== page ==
Electric field at a distance from a charged disk


by kb1408
Tags: charged, disk, distance, electric, field
kb1408
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#1
Jan20-13, 02:05 AM
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A disk of radius 2.4 cm carries a uniform surface charge density of 3.1 μ C/m2. Using reasonable approximations, find the electric field on the axis at the following distances.

I have used the equation E=(Q/ε0)(1/(4*pi*r2))
I also tried the equation E=(Q/2(ε0))(1-(z/(√(z2)+(r2)))

Thanks in advance for the help. Both equations have not led me to the correct answer.

*note, there is not a figure provided for this question*
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Doc Al
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#2
Jan20-13, 07:43 AM
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Quote Quote by kb1408 View Post
I have used the equation E=(Q/ε0)(1/(4*pi*r2))
This looks like the field from an infinite sheet of charge. You should write it as σ/2ε, where σ is the surface charge density. Not what you want.
I also tried the equation E=(Q/2(ε0))(1-(z/(√(z2)+(r2)))
That's the one you want, but you need to replace Q with σ.
andrien
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#3
Jan20-13, 07:58 AM
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http://www.physics.udel.edu/~watson/...n/efield1.html

kb1408
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#4
Jan20-13, 11:37 PM
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Electric field at a distance from a charged disk


Doc Al, thanks for your quick reply. Unfortunately I am still doing something wrong. I am using 3.1E-6 C/m2 for σ. Is that wrong?
haruspex
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#5
Jan21-13, 12:05 AM
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How about you post all your working and the target answer?
kb1408
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#6
Jan21-13, 12:14 AM
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E= (3.1E-6/(2*8.85E-12))(1-((.0001/(√(.00012)+(.0242))
so E= 1.79E5 N/C
where:
σ=3.1E-6 C/m2
ε0=8.85E-12 C2/N*m2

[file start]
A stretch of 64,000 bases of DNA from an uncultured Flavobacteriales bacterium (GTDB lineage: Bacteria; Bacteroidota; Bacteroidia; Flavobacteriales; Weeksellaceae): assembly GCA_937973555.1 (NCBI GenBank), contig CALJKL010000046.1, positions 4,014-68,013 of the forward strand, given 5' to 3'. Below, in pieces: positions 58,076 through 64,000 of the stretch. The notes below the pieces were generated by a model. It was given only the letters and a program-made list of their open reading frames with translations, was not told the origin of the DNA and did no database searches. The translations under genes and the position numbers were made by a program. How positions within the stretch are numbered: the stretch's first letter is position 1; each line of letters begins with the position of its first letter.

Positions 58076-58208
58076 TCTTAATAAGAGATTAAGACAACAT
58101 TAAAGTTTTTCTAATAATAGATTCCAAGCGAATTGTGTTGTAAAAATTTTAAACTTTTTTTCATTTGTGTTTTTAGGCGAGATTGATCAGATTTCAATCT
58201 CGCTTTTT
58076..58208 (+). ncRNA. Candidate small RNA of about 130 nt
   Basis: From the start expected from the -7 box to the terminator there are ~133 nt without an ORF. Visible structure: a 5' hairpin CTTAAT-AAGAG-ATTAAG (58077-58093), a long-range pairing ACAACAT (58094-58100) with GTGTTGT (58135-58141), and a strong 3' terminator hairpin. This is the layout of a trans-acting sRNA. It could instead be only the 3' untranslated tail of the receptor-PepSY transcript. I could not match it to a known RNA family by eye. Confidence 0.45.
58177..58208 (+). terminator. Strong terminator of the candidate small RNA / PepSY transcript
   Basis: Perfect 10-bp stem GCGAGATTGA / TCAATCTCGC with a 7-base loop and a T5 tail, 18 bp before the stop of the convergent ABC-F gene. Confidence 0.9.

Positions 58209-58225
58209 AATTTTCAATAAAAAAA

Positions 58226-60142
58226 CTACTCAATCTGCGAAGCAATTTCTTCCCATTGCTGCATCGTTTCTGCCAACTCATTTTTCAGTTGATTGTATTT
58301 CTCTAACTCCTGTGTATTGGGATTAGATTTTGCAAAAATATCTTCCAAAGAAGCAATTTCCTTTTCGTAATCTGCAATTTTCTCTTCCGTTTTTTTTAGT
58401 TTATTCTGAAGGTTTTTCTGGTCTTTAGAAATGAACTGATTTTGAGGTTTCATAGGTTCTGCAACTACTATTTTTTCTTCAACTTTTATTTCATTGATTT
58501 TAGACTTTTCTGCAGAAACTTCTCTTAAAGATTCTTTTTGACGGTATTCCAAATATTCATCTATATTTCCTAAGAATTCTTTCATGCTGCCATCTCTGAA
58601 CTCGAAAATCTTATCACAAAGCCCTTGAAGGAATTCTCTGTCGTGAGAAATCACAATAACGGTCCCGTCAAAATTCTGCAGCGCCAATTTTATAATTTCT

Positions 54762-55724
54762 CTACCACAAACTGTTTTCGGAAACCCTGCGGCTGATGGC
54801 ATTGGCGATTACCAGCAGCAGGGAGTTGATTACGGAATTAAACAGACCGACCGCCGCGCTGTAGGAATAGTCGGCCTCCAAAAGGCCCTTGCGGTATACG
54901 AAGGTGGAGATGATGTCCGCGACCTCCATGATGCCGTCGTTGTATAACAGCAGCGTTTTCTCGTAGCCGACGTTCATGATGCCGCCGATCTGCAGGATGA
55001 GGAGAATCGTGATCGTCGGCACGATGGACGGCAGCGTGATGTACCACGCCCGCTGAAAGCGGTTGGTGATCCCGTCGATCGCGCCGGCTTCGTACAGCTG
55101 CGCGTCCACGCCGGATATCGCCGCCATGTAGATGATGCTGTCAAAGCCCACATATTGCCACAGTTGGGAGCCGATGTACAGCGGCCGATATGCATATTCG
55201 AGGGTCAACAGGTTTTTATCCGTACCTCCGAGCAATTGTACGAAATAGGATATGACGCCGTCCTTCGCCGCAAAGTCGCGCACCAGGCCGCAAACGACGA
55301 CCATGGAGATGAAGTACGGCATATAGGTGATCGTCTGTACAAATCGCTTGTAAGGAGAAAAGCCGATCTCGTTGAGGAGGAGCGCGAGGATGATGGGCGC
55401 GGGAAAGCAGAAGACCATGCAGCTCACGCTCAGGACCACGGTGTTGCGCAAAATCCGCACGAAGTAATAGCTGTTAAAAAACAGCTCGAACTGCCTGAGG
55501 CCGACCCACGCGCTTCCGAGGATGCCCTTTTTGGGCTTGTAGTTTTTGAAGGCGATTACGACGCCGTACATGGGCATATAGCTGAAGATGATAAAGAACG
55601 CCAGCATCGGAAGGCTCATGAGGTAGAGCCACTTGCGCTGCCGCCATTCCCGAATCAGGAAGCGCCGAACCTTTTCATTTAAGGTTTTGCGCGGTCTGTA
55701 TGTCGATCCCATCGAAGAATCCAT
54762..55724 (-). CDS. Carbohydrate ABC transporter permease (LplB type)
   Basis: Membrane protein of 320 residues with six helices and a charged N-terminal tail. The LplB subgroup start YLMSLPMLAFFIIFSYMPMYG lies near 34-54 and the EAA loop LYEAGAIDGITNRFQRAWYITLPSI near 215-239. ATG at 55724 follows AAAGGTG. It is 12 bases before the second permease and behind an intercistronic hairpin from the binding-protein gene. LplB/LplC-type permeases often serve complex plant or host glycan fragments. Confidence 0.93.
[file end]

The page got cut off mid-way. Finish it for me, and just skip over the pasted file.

z=.01E-2 m
r= 2.4E-2 m
haruspex
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#7
Jan21-13, 12:34 AM
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Did you simply replace Q by σ? What about the disc area?
kb1408
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#8
Jan21-13, 12:45 AM
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Yes, that's what I did. Is it σ=Q/A then?
haruspex
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#9
Jan21-13, 12:58 AM
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Yes, as in the link andrien posted.
kb1408
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#10
Jan21-13, 01:09 AM
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There was an advertisement above that link earlier so I ignored it thinking it was tied to that ad.

Alright, thanks for your help!

cheers!
kb1408
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#11
Jan21-13, 01:13 AM
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And thank you andrien for the link!
jtbell
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Jan21-13, 01:25 AM
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Note: This thread had already developed quite a bit before I noticed that it really should have been in one of the homework help forums. Therefore I've simply moved it instead of deleting it and asking the original poster to start over, which is the normal practice.

In the future, please post requests for help on specific exercises like this in one of the homework help forums, even if they're not actually assignments for a class. The "normal" forums are more for conceptual questions and general discussion of their topics.


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